Despite the characterization of social and communication deficits defining autism spectrum disorder (ASD), the earliest signs of atypical neurodevelopment are behavioral differences in attention, movement and responses to sensory stimuli.
Our group uses EEG, eye-tracking, motion capture and behavioral testing to study attention, sensory processing and motor function in autism.
We believe studying these foundational aspects of neurodevelopment will help us better understand ASD in older children and, importantly lead to the design of novel and more effective interventions.
- Investigating the neural correlates to brain based sensory abnormalities
- Characterizing motor function across multiple domains by recording eye movement, balance and gait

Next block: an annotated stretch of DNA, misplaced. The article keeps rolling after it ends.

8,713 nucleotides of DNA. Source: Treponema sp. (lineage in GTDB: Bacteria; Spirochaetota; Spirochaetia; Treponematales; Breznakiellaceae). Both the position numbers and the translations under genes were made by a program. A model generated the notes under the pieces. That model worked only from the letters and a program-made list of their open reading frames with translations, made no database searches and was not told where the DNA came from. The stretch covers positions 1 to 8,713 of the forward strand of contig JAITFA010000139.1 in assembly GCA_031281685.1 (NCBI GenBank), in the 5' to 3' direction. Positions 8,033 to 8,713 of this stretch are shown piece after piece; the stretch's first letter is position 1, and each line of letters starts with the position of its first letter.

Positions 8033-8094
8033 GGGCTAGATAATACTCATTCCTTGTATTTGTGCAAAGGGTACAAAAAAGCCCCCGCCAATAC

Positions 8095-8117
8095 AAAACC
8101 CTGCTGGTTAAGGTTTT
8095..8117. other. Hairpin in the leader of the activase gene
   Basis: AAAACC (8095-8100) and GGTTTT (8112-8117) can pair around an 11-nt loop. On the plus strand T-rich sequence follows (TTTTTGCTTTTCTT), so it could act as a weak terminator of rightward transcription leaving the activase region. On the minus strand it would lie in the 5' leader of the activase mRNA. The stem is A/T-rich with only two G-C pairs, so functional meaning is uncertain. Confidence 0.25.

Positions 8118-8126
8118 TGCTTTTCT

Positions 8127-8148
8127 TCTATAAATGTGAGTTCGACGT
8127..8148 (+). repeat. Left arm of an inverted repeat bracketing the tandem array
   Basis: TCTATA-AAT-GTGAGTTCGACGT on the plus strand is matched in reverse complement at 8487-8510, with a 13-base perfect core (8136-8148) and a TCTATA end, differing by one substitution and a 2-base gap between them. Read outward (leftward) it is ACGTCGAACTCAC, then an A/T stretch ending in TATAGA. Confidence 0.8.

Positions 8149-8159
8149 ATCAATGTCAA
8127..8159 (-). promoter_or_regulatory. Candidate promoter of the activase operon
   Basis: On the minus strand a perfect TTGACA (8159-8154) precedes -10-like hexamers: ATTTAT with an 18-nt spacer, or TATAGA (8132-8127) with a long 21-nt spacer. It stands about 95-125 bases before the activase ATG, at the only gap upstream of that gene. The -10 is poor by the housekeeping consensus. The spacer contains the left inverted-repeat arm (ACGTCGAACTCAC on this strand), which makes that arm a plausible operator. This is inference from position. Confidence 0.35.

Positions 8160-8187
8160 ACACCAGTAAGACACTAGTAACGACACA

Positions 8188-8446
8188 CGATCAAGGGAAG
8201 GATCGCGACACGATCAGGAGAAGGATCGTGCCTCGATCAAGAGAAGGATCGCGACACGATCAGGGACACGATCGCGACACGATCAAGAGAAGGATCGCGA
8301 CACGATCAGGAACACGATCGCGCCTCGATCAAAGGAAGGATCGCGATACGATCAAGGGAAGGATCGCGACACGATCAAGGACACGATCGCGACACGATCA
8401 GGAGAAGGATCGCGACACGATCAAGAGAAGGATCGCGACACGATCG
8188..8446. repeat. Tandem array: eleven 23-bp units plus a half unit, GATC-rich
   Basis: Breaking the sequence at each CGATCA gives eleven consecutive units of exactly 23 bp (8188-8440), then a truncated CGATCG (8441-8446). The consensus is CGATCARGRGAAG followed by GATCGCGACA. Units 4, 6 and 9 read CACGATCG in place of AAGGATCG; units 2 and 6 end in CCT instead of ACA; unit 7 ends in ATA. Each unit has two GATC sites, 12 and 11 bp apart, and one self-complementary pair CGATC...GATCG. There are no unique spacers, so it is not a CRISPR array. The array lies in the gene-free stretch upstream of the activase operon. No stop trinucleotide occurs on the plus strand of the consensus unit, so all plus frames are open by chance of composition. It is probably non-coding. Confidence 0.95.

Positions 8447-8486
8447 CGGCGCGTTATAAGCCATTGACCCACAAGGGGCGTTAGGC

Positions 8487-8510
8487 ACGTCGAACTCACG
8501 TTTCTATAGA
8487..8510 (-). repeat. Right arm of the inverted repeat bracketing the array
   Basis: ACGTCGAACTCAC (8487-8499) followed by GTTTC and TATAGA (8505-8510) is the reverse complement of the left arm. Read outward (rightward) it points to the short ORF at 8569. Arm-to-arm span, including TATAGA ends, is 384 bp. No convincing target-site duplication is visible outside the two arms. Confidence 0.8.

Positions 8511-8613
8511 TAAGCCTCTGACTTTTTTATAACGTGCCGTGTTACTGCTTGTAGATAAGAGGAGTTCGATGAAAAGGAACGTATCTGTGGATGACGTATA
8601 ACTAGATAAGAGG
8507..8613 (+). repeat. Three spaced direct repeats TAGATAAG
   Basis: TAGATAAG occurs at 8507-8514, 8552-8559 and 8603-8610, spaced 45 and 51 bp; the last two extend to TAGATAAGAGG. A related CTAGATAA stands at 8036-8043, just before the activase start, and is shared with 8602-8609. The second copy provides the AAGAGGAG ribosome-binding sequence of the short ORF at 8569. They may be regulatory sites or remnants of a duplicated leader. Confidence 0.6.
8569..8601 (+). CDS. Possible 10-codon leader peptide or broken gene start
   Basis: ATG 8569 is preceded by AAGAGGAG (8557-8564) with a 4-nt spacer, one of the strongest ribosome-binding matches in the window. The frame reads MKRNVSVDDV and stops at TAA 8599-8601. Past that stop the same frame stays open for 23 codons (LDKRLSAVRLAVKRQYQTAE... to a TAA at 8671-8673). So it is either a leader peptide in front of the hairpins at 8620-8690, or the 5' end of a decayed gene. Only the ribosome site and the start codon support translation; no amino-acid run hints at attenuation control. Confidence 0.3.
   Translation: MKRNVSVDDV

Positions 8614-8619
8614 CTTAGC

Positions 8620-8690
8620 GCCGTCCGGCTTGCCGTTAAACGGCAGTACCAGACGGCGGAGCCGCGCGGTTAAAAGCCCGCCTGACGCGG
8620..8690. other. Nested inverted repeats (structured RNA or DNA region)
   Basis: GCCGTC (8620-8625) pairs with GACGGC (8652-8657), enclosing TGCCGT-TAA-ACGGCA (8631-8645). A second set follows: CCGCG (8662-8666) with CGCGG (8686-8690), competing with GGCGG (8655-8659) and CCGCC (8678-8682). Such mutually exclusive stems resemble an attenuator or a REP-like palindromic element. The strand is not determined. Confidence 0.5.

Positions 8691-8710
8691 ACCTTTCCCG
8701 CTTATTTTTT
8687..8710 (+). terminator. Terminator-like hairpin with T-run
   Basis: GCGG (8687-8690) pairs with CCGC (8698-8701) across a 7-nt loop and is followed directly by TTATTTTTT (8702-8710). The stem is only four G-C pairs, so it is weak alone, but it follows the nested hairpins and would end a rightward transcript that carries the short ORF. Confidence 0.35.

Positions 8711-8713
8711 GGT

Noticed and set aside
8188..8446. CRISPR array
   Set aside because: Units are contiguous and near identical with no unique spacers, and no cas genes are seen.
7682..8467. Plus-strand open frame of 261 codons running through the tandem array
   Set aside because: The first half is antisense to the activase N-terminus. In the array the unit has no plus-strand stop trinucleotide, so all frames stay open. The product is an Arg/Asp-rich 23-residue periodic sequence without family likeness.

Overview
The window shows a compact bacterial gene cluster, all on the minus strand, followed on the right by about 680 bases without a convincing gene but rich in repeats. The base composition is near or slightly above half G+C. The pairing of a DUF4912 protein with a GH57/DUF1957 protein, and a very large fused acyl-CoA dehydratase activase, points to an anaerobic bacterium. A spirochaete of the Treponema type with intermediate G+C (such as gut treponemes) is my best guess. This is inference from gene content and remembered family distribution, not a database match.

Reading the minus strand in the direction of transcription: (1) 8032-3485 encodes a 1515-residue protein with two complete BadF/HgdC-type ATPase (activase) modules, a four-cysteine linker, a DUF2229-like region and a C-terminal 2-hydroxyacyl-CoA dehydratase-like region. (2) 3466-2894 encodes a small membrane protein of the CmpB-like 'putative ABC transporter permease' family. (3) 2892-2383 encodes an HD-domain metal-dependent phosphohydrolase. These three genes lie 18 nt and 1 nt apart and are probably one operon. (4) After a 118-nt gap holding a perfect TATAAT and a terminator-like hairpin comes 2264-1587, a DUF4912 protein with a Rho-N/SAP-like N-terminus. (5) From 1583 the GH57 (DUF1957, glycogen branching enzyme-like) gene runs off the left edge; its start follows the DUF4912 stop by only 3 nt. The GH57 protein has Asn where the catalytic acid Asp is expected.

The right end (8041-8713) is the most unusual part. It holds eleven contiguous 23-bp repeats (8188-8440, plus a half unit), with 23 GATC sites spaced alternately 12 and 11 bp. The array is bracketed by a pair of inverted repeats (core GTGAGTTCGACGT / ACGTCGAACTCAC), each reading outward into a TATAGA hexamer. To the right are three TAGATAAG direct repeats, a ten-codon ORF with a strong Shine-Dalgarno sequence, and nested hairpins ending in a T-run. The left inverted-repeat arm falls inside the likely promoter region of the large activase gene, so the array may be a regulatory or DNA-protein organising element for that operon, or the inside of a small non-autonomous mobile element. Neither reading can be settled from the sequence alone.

- Evaluating the distribution, control and modulation of attention in Autism Spectrum Disorder
- Translating our research findings into novel interventions for children and adults on the Autism Spectrum
UCSD Research on Autism and Development
the Campus at Villa La Jolla
8950 Villa La Jolla Dr.
La Jolla, CA 92037
RADLab Facebook Page
RADLab is proud to announce that not one, but TWO, of its undergraduates have received a FISP award to engage in student-centered research. Each student will receive funds from the UCSD Frontiers of Innovation Scholars Program (FISP) symposium at UC San Diego to perform research designed to enrich human life and society.
Jackie Nguyen will be investigating gaze-contingent games for vision therapy in diverse populations, which also follows the trajectory of her career path as she prepares to study and practice vision therapy via Optometry school. See a more in depth explanation of Jackie’s study in our blog.
Ryan Spence will be researching the effects of robot interaction as an intermediary to improve sensory and motor behavior in children with ASD. To find out more about our robot, CARBO, and the study, check out the recruitment page.